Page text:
“Over there at 11 o’clock,” the nature guide Ismael Arellano Ciau whispers without moving while he uses the dial of an imaginary watch as a reference to guide my eye towards the left where a bird is perched. I see it immediately, small and fluttering. It’s a Barred Antshrike.

We’re near Dzodzilchén, just outside of Valladolid. Ismael was born and raised in this community where everyone knows him as Ichi. As a graduate from the Bachelor of Tourism Development at UNO, he decided to stay in Valladolid and start his own business in bird-related tourism instead of finding work at a distant hotel.

The path he chose has been challenging but has brought him great satisfaction. His efforts have contributed substantially to Valladolid being selected as the official site for the 2019 Toh Bird Festival. “It has been a dream from the very beginning, I feel very proud,” he says with a twinkle in his eye.

I met Ichi in 2013, when I was showing my bird photography at the former Convent of San Bernardino de Siena in Valladolid and was invited to speak at UNO about Ride Into Birdland, my bird photography blog. When I finished my presentation, Ichi was one of the few students that came forward with additional questions. I saw that he fully understood, with legitimate excitement, the potential of bird-based tourism, and since then I have been a witness to his growth as a guide.

We met again the following year at the Toh Festival bird marathon and I learned that he had completed his guide certification. Not long after, he had his first big test: guiding a group of experimented birding enthusiasts who wanted to see the Phaesant Cuckoo. He took on the challenge, but regrettably, three days of intense search weren’t enough to catch a glimpse of this longed-for species.

He was beginning to think that maybe bird-based tourism just wasn’t for him. But, unexpectedly, what seemed like a defeat would drive him forwards. “The client saw I was sad, he took me by the arm and explained that birding is like a sport, sometimes you win, and sometimes you lose.” He later learned that this client was a celebrity from the organization Partners in Flight. A renowned name in the world of nature conservancy had given him some words of encouragement.

Some time after, when he learned to use digital platforms such as ebird.org, he understood that he had been looking for the Cuckoo at the worst time of year. Now, he’s considered an expert on spotting this species, and he has chosen it as the image for his company Ichi Tours. “It has brought me luck,” he says, “it’s a mysterious bird that sings beautifully.”

Valladolid is midpoint between the Cancún and Mérida airports, so a couple of hours of driving on the highway will get you to this colonial city which is the perfect place to see the Orange Oriole and the Yucatán Flycatcher. “This is why I think Valladolid can be the birding capital of the Maya area,” Ichi says. “It’s also an incredible magical town, with excellent gastronomy, accommodation choices to fit every budget, and very friendly people.”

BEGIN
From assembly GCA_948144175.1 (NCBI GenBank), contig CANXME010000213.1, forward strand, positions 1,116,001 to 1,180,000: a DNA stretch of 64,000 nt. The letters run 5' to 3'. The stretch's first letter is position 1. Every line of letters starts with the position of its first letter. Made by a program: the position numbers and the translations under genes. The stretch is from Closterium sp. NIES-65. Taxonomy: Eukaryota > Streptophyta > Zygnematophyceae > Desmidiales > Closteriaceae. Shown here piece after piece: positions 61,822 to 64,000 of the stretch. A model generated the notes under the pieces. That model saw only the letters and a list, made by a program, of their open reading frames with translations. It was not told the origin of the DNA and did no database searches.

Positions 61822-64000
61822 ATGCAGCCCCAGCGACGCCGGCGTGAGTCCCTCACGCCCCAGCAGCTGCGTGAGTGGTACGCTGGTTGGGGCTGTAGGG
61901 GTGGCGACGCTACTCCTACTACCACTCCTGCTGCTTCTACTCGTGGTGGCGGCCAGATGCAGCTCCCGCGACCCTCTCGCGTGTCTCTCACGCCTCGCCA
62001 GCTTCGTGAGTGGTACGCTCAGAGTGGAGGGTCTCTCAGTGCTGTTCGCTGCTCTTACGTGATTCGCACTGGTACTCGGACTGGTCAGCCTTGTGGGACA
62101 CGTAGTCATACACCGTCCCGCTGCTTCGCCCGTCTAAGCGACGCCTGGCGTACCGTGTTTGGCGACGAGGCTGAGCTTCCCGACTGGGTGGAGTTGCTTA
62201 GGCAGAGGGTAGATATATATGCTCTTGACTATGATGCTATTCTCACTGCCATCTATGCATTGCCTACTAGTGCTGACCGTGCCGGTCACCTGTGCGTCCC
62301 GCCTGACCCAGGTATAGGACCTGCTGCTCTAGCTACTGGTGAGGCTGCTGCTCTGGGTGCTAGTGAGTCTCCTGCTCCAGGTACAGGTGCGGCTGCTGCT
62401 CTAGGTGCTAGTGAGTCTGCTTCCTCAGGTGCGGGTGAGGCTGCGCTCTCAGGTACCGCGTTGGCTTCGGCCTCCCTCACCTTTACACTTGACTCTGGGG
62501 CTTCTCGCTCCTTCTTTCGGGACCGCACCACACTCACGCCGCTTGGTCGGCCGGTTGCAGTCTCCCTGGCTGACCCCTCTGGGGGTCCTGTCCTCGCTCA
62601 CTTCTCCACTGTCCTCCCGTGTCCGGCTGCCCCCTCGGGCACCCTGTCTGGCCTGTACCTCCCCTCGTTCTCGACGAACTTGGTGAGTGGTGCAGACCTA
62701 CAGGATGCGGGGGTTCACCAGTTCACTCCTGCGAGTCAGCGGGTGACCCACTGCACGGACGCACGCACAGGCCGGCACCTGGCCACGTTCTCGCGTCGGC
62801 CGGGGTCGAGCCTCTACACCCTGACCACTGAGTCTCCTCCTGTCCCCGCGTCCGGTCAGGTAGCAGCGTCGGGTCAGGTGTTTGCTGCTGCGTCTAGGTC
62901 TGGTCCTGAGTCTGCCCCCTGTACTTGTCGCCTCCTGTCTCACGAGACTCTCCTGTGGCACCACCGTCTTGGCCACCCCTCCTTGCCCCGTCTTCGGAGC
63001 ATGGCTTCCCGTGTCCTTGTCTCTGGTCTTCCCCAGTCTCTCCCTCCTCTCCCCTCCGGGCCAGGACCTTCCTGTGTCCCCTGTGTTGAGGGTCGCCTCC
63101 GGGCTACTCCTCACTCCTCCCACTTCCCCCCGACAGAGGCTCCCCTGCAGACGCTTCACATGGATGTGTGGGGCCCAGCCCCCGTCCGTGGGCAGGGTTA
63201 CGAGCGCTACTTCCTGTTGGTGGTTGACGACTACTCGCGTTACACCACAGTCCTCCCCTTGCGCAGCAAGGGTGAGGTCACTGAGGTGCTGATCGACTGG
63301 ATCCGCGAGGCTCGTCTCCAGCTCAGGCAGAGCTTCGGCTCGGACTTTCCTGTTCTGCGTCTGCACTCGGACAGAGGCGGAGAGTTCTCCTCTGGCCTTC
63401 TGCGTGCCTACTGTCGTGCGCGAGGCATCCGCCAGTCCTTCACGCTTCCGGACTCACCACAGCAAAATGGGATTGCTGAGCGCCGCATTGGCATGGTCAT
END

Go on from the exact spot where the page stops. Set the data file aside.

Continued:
Currently, Ichi is able to distinguish 250 bird species by song, which is a badge of honor among birders. He has successfully guided British birding-enthusiasts, travelers from China, obsessed photographers, and birdsong recording specialists from the American Bird Conservancy. He puts in equal effort when he is guiding unexperienced travelers, because he is very excited to help them discover the birding world.

He has recently collaborated with biologists and added morning and night expeditions for reptile and amphibian sightings to his tour catalogue. He has also joined forces with companies from Mérida to offer 3 to 12 day tours of the peninsula.

I asked Ichi for a special recommendation for the readers of Yucatán Today and he responded that the best times to go birding are during their breeding season (April-June) and during migration times (October-February). He also extends the invitation to discover the different bird species of the peninsula by participating in the Toh Festival Bird Marathon (November 23-24), held in Valladolid this year.

What does the future hold? “I would like to have the best birding and wildlife sighting business in the peninsula and hire the best guides,” he says with conviction. “And I’d like to travel around the world to see other birds.”

I believe that Ichi’s story is the perfect example of the goals of bird-based tourism: develop sustainable local economies, stimulate an appreciation for nature, and foster an exchange among cultures. These are great reasons to seek out Ichi’s services and discover the birding and nature world in Valladolid and surrounding areas.

Ichi Tours: Calle 38 #180 x 35 y 37, Centro, Valladolid
Cel. 999 280 5117
Facebook & Trip Advisor: Ichi Tours Valladolid
10 am – 7 pm

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Editorial by Iván Gabaldón
Photography by Iván Gabaldón for use in Yucatán Today


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